Free WiFi on Domestic Flights – A Deal Breaker For Event Professionals

When choosing a location for an event, there are many things for to consider, not least, how attendees will get to and from the event. Part of that decision, if it’s not already, will be which airlines fly there and what in-flight services are offered.

This week, New York-based airline, JetBlue announced that they have finished kitting out their whole fleet with high-speed WiFi and streaming services. This move could prove vital in giving the airline an upper hand when it comes to its speciality, US Domestic flights. In-flight streaming services from Amazon allow non-Amazon customers to browse, shop and watch video on demand via Amazon Video. Amazon Prime members can log in and use the service as normal.

At present, the only other airline offering WiFi on all internal flights is Virgin America, whose offering, provided by third party supplier, Gogo can cost up to $19 per flight or $49.99 a month for subscribers. JetBlue’s WiFi operates from gate to gate, meaning flyers are connected for the entire duration of their flight.

Free WiFi on Domestic Flights – A Deal Breaker For Event Professionals

A Bonus for Event Professionals

As discussed previously in our Event Trends Report, traveling to and from events forms a part of the overall experience and is, therefore a very important factor in planning events. Traveling from place to place is often regarded as an unavoidable waste of time, and for a busy executive, this can clock up days of downtime over the course of a year or even put them off attending an event at all. For this reason, staying connected can be a real plus for anyone traveling to or from events. Services like those offered by JetBlue can potentially bring your whole office to the flight. And of course, if downtime is needed, you can binge on TV shows and movies while you fly.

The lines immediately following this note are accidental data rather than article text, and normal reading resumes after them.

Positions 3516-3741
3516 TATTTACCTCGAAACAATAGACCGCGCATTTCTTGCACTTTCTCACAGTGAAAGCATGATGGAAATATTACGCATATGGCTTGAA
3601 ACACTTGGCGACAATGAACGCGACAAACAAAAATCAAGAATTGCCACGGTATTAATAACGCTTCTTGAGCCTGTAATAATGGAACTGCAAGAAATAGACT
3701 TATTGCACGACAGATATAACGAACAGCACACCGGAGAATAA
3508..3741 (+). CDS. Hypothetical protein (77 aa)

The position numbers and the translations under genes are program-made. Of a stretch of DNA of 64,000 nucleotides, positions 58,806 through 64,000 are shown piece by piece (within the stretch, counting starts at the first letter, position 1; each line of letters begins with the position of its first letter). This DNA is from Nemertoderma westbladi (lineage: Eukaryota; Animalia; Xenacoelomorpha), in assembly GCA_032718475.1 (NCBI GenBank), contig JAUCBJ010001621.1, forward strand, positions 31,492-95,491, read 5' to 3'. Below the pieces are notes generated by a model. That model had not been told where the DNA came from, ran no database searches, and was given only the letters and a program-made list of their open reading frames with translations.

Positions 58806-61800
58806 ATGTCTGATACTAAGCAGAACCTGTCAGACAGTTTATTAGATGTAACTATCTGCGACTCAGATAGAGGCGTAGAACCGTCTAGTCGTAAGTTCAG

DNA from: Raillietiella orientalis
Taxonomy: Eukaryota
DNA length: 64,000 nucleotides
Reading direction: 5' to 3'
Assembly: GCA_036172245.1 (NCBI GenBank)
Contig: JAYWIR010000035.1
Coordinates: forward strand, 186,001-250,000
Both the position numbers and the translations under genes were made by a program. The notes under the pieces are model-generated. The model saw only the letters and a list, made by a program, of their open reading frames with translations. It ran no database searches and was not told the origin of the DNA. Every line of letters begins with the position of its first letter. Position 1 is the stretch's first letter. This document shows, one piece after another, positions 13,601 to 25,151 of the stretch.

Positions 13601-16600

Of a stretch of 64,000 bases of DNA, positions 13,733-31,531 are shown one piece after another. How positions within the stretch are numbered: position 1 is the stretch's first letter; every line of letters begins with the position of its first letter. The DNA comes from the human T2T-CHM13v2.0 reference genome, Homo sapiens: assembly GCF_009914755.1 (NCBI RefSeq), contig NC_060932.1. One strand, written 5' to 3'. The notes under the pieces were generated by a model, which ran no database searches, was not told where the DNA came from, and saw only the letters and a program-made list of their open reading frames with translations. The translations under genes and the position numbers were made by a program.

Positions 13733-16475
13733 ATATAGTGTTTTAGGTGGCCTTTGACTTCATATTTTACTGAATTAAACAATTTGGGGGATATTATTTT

If you couple connected planes with connected cars, such as those offered by Uber, you could potentially offer your attendees a fully connected experience from door-to-door. Quite a desirable prospect for anyone flying for business reasons.

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Extending The Event Experience

All that connectivity means there could be opportunities to extend your event experience to the commute itself. A great example of this was seen at CES 2017, where Uber teamed up with telecoms provider, Sprint to keep users connected between the airport and the event.

If you know that your attendees are going to be connected on the way to your event, this is a great opportunity for you to get them engaged with the event before they even walk through the door. If there are any changes to what’s on at your event that day, that’s the time to let people know.

Sponsorship and Branding

If you know where your audience is going to be at a particular time, this can also raise a few opportunities for sponsorship and branding. In-flight and in-lounge advertising are just the beginning. Like Uber and CES, perhaps your event could benefit from partnering with transport services. This doesn’t have to be confined to terra firma. Take your event to the sky.

In Conclusion

Choosing a venue with the right travel connections is essential for any event. If your event requires people to fly, air connections are a part of that mix. Extending your event to include these connections could improve the overall experience and help event professionals engage with attendees before and after the event itself.

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EventMB Team
This post is brought to you by the EventMB editorial team.   
Julius Solaris
Editor, Julius Solaris

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